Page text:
For a randomly moving particle. Or, I suppose that 1/3 could generalise to 1/n, where n is the non rotational degrees of freedom for that particle.

Related reference Kinetic Theory of Gasses.

  • $\begingroup$ I don't believe that this is the case, I can certainly set up states whose expectation value of velocity in a certain direction is zero: $e^{i p x}$ has $\langle v_y \rangle \sim \langle \partial_y \rangle = 0$. $\endgroup$ – DJBunk Sep 6 '12 at 16:41
  • $\begingroup$ He may have been using it in a context so that I didn't understand that it was a special case, but Feynman in Chapter 39 of Vol 1 disagrees with you. $\endgroup$ – Meow Sep 6 '12 at 18:04
  • $\begingroup$ @DJBunk I think this question concerns a statistical average in a large population of particles, not the probabilistic average of quantum mechanics. $\endgroup$ – David Z Sep 6 '12 at 18:15
  • $\begingroup$ Yes, that's correct. $\endgroup$ – Meow Sep 6 '12 at 18:16
  • $\begingroup$ +1 kinetic theory of gases blew my mind 20 years ago, and you brought it all back with this question. $\endgroup$ – ja72 Sep 6 '12 at 18:23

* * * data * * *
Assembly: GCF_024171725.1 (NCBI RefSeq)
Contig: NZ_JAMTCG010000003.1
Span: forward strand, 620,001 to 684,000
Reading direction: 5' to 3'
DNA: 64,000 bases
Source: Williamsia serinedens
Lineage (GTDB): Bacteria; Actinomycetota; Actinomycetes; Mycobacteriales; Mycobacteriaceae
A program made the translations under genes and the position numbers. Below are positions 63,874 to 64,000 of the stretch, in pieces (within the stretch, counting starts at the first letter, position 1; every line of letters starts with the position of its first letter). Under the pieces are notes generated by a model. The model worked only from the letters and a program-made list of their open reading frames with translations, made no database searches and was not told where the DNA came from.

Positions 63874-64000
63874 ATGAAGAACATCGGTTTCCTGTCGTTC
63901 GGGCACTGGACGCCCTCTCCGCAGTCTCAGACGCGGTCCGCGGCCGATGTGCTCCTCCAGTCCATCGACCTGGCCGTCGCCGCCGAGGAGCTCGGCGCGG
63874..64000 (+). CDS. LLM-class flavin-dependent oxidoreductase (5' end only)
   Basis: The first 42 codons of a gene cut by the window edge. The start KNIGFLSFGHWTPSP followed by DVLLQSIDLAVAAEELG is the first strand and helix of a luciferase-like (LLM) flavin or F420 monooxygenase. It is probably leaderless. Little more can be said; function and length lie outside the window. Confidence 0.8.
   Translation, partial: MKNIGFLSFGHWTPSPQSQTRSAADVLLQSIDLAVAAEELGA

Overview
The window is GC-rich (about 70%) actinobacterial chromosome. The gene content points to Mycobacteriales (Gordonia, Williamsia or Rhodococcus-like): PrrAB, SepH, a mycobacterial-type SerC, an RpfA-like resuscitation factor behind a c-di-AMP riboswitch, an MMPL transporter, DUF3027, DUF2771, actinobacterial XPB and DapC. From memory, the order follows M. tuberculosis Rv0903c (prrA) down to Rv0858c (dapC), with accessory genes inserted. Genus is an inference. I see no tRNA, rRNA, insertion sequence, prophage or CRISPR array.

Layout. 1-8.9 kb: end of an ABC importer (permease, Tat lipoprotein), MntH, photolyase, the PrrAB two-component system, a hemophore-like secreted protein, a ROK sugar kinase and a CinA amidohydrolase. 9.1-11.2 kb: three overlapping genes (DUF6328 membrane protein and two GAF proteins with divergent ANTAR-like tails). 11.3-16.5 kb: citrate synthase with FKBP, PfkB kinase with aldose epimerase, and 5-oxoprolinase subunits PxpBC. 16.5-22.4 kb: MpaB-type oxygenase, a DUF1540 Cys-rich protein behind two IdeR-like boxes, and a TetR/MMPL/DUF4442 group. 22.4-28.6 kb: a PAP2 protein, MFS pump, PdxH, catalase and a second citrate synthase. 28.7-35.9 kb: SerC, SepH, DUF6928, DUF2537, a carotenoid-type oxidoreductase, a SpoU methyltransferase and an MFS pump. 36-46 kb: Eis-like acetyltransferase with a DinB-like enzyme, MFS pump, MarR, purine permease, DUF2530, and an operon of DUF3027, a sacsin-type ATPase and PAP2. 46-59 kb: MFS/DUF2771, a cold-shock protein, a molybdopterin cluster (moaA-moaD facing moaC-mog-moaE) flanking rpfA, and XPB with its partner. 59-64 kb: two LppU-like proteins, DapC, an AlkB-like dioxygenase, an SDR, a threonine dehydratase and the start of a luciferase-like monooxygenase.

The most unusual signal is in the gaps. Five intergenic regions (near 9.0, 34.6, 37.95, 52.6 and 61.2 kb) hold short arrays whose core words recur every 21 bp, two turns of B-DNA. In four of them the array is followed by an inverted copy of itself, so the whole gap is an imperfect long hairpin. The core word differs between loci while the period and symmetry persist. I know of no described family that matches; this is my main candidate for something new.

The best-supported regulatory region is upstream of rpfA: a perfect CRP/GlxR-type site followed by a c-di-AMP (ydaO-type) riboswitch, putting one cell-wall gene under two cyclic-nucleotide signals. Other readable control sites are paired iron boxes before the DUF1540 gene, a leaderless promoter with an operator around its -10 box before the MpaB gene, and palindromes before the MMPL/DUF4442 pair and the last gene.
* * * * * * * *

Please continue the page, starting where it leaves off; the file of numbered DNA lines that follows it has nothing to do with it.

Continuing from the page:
My understanding is that this question is being asked in the context of the kinetic theory of classical gases. In that context, here is the argument:

If the system is rotationally invariant, then we should have $\langle v_x^2 \rangle = \langle v_y^2 \rangle = \langle v_z^2 \rangle$. Thus $\langle v^2 \rangle = \langle (v_x^2 + v_y^2 + v_z^2 )\rangle $ which gives $\langle v^2 \rangle = 3 \langle v_x^2 \rangle $. Your comment about generalization to n dimensions is also correct.

  • $\begingroup$ How do you write Latex here? $\endgroup$ – Meow Sep 6 '12 at 18:23
  • $\begingroup$ Use dollar signs $ around your code $\endgroup$ – Physics Monkey Sep 6 '12 at 18:31
  • 3
    $\begingroup$ It's not true. The averages of two quantities can be equal without the quantities being equal. In your example above, clearly the x velocity and y velocity are two different physical quantities. It just happens that their squares have the same average value when you look at many particles. $\endgroup$ – Physics Monkey Sep 6 '12 at 18:40
  • 4
    $\begingroup$ @Alyosha: the expectation value is linear, so in general you have $\langle a + b \rangle = \langle a \rangle + \langle b \rangle$. $\endgroup$ – Fabian Sep 6 '12 at 18:49
  • 1
    $\begingroup$ Generally $\langle A + B \rangle = \langle A \rangle + \langle B \rangle$, this is more or less build into the setup. After all expectation values are computed by evaluating certain sums or integrals. $\endgroup$ – orbifold Sep 6 '12 at 18:53

Your Answer

By clicking “Post Your Answer”, you agree to our terms of service, privacy policy and cookie policy

Not the answer you're looking for? Browse other questions tagged or ask your own question.